We welcome the submission of high-quality science from anywhere in the world irrespective of gender, race, ethnicity, disability or geographical location. With growing interest in potential biases in research culture, find out what we are doing to ensure your work is judged simply on the quality of the science.
1. Transparency in peer review
There are two approaches to address bias in journal peer review: concealing the author details (known as ‘blinding’) from editors and reviewers or opening-up the peer review process to reveal potential biases. The Royal Society takes the second approach. Some of our journals mandate publication of reviewer reports, editor decisions and the author responses alongside published articles. However, we don’t publish this information for rejected papers. In general authors dislike their rejection being made public as this might prejudice resubmission to another publisher.
2. Measuring biases
To help address biases, we need to measure if there are biases and where they are taking place in the editorial process. This enables publishers, editorial decision makers, authors, and reviewers to identify and take achievable, specific actions to improve inclusion and diversity.
We are already collecting gender data via the editorial management system (in our case ScholarOne). This will now be extended to collecting race and ethnicity data.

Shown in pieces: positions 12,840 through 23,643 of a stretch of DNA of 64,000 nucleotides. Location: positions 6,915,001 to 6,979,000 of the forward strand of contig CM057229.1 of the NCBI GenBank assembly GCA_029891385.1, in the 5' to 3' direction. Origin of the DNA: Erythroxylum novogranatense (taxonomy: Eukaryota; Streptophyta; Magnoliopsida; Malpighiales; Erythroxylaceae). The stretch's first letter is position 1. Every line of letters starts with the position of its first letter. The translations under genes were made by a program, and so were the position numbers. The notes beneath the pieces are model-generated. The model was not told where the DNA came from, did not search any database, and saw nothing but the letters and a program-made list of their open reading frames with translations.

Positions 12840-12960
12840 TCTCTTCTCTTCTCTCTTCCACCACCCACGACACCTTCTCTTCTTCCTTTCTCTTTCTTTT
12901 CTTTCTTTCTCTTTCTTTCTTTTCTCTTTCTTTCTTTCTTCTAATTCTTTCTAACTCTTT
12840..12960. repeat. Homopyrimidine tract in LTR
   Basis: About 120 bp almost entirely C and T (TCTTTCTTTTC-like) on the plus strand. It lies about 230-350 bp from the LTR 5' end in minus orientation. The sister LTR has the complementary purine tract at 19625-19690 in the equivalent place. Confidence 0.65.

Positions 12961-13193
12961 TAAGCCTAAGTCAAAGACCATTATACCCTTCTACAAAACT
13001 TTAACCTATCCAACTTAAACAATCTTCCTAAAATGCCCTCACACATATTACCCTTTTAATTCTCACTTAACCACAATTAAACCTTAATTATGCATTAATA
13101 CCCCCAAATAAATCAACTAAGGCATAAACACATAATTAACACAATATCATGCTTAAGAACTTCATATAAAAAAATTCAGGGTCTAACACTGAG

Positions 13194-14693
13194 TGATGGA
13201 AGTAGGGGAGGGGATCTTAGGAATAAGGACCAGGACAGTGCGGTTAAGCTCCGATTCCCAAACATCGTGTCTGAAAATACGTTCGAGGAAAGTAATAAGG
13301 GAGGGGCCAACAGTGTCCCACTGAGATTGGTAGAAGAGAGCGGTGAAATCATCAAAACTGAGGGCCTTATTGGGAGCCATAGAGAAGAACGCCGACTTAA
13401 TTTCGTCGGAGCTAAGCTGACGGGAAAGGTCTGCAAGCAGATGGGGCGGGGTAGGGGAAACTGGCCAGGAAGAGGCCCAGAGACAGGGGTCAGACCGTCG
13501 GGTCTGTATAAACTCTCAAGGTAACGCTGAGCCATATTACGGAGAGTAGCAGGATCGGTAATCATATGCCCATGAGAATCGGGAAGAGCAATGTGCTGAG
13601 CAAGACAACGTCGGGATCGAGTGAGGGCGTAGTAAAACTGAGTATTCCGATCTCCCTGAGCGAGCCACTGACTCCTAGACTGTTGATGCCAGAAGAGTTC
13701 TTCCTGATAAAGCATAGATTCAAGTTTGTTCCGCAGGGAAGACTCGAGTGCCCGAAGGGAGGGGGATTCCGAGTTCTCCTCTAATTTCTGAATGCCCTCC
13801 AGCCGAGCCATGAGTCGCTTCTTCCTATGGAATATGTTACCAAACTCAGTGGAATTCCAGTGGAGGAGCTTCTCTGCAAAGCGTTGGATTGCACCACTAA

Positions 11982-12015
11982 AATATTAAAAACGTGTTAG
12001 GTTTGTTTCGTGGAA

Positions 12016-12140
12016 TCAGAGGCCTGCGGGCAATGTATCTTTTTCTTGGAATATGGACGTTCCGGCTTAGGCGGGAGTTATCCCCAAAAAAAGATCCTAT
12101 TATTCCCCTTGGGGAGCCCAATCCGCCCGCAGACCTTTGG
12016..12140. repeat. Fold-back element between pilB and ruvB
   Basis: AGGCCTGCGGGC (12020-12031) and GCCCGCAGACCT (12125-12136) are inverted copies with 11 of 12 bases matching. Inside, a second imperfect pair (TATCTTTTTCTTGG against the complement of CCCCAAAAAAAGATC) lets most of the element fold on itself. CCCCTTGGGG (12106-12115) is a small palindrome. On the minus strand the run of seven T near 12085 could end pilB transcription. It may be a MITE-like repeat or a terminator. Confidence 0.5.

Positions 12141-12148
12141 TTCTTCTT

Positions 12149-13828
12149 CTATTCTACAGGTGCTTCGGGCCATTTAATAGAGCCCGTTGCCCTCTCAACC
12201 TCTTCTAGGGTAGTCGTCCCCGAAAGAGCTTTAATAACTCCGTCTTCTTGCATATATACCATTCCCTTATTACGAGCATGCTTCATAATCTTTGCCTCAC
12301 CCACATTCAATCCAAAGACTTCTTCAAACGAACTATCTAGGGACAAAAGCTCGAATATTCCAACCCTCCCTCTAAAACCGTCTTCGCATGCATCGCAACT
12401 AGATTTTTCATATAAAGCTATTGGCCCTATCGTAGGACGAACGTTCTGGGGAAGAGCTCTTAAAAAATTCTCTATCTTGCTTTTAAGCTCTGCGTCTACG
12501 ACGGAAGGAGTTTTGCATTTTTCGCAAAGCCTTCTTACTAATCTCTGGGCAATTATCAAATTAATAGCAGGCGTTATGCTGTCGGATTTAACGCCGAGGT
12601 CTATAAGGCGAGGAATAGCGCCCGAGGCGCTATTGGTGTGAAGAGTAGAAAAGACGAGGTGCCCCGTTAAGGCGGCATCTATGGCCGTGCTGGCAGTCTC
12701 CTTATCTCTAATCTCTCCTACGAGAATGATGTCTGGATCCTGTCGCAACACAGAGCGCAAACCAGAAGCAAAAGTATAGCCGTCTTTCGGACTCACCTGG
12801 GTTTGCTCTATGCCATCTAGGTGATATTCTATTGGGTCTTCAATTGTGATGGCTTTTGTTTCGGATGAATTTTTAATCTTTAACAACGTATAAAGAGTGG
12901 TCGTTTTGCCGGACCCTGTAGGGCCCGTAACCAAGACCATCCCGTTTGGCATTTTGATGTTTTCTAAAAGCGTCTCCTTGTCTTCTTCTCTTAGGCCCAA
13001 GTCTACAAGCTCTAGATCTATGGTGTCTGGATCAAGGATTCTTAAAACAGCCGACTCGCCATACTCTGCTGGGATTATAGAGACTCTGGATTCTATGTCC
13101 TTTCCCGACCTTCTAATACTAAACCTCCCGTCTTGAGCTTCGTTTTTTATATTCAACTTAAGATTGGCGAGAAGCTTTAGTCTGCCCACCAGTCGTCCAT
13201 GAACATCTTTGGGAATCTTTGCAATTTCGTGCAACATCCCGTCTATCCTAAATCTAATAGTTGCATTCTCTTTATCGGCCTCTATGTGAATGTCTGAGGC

Our approach is quite simple: when an author submits a paper, they are prompted to describe their diversity via a drop-down menu (or select ‘prefer not to say’). We are transparent about who has access to the data and how it will be used and protected with around 95% of submitting authors opting to describe their gender.
There is power in this simple approach – we can easily assess bias at each stage of the peer review process: desk reject, triage, reviewer recommendation and editor decision. Having this information is an important tool to address such biases. For example, if a cohort of editors are displaying unconscious bias we can address with additional training.
3. Confronting biases
We are participants in the Joint commitment for action on inclusion and diversity in publishing initiative (which includes 35 publishing organisations) to set new standards to ensure a more inclusive and diverse culture within scholarly publishing.
Diverse editorial boards and reviewers
We strive to have a diverse representation on our editorial boards – after all these people help to decide the outcome of your submission. We actively encourage board members to select from a diverse pool of reviewers – some of these being suggested by authors.
Awareness of unconscious bias
We constantly remind board members, reviewers and staff to be aware of their unconscious biases when selecting reviewers and making decisions.
What’s next? This is just the start. Once we and other publishers have agreed a standardised approach, we will be able to combine anonymised data to help the scholarly publishing community to tackle bias in peer review. I encourage you to join us on this journey.
Do you have any questions about our work in promoting transparency and inclusion in the peer review process? Contact: email@example.com